and in Pincus' case, a new couture.

A place for lace
  Pinterest photo                                                  

As John Dimitri with his horse drawn cart above finally opened his own store,   Pincus Zwetchkenbaum traveled the same journey beginning with "strips of lace and yards of  calico ."  By dint of hard work and keeping his goal in mind,  Pincus,  sold from a cart, went door to door and then managed to open his first Taunton shop with his son Joseph in 1906 in  Whittenton selling lace and embroidery.  In 1920 he moved it to the location downtown where Pober's had been.

(In those same years, my own grandfather, Joseph Souza, did as those gentlemen . Selling wood in his case from a horse and buggy and then establishing his own used furniture Store on Weir St.  I like to think that they all knew each other.)

In 1935  Pincus Z. moved to 89 Main St. and opened New York Lace Store.  Pincus and his family had been in business in the City of Taunton since 1906 and that business today is still going strong.

Imagine, our grandmothers would have shopped in the store in Whittenton.
                    Since in 1907 women dressed like this...with lots of material and lots of lace, it
                                                                is highly likely.
Wow, the lace!

Pinterest photo

Here is a photo I use as this blog cover photo.  In 1907, my grandparents had only been in
Taunton a few years.  Their first child, my Uncle Joe (far right) was born in
Taunton in 1906.  In this photo  he is with his brother John and sister, Mary. Look at all the lace!!

So where would one get lace?
Where else....New York Lace Store.

During the 1900s  Downtown Taunton probably looked like this...

                               No date to this postcard, but betting it is very early on downtown Taunton.
                               Once Charles Crowley dated the clocks...we see a white one here. Need to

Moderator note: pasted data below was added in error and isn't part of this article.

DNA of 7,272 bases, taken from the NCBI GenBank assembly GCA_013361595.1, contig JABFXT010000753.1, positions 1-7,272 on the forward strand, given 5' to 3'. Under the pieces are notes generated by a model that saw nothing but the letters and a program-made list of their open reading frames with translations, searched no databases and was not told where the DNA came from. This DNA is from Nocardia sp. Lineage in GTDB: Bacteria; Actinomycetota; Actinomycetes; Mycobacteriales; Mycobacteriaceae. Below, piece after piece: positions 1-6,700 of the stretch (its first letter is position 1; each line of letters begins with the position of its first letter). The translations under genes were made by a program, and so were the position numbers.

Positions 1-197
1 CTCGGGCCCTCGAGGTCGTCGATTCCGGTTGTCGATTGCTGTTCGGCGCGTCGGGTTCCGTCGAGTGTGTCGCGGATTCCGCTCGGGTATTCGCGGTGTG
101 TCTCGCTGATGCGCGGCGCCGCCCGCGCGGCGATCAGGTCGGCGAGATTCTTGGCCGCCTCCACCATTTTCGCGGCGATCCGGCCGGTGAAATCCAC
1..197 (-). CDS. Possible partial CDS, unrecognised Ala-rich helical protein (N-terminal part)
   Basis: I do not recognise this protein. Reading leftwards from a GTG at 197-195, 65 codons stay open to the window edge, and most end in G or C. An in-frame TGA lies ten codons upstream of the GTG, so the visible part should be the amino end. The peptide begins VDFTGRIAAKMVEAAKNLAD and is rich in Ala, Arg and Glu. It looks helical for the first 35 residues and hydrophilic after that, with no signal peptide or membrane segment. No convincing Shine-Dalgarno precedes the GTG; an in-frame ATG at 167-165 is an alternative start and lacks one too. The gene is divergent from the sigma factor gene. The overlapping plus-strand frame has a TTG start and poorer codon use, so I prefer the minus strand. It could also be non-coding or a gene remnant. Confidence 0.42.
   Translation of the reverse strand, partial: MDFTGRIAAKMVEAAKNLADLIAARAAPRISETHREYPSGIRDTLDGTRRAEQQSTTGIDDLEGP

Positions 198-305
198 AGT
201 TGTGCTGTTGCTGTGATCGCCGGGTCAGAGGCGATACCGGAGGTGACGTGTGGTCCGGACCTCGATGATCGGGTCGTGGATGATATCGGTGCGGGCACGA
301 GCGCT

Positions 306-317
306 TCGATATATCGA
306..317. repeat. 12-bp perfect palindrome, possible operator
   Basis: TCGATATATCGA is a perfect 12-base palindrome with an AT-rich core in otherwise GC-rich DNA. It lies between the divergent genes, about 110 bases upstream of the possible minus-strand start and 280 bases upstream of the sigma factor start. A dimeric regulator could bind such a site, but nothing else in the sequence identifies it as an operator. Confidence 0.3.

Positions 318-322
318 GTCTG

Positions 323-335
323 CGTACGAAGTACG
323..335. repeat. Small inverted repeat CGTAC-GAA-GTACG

do more research unless someone out there knows?

New York Lace Store would have sold to our grandmothers, mothers and we ourselves,who grew up in Taunton in the 40's and 50's  Below is a photograph from the Taunton Daily Gazette of a 40th Anniversary sale at the store in 1947.  Check out the kerchiefs we all remember.  Note the prices as well!  The article notes that Pincus would be the gentlemen at the lower far right.  Only his back and part of his head can be seen.  Remember the days when there would be crowds like this in downtown Taunton. One has to stretch the memory for that.

I remember the touch of elegance that was so apparent there.  Nylons (well before pantyhose) would have been nestled in tissue paper in their own slender white boxes,  Gloves the same. There were always the same lovely ladies waiting on you, so it was a familiar shopping experience and very personal. They knew their customers and they knew their wares.

Through the years and decades New York Lace Store has anchored one end of downtown.  Through that time it drew our ancestors then ourselves.

                     Stay tuned for Part II of The New York Lace Store Story. There is more!


 *photographs from Stephen Kosta.
                                                    *photograph from my own archives.

*Aaron Cushman from the Research Department of the Taunton Public Library
           Taunton Daily Gazette: Dec. 3, 1984

*A History of the Bridal Business in Taunton



  1. Brings back the memories. My mother used to shop at Pobers and new Your Lace Store. Those were her favorites. When I got older, she would let me wear some of her clothes. I was in THS at the time.

  2. As a youngster in the 1930s I knew Mr. Swetchkenbaum but not well enough to know much about him. My grandmother and my mother lived in Whittenton near the Three Corners and no doubt were customers in his store there. My wife worked in New York Lace Store in the 1940s.

  3. These pictures were a little before my time but I remember New York Lace store and Pobers. Thanks

  4. Went to school with one of the Swetchkenbaum children who was ahead of me. Also went to school with Michael McKowski who's family were related to the Swetchkenbaum family I believe and became future owners of New York Lace Store in later years.

    1. Every time we share another memory it grows the original even more, giving us more to remember and relive. Thanks you all for commenting!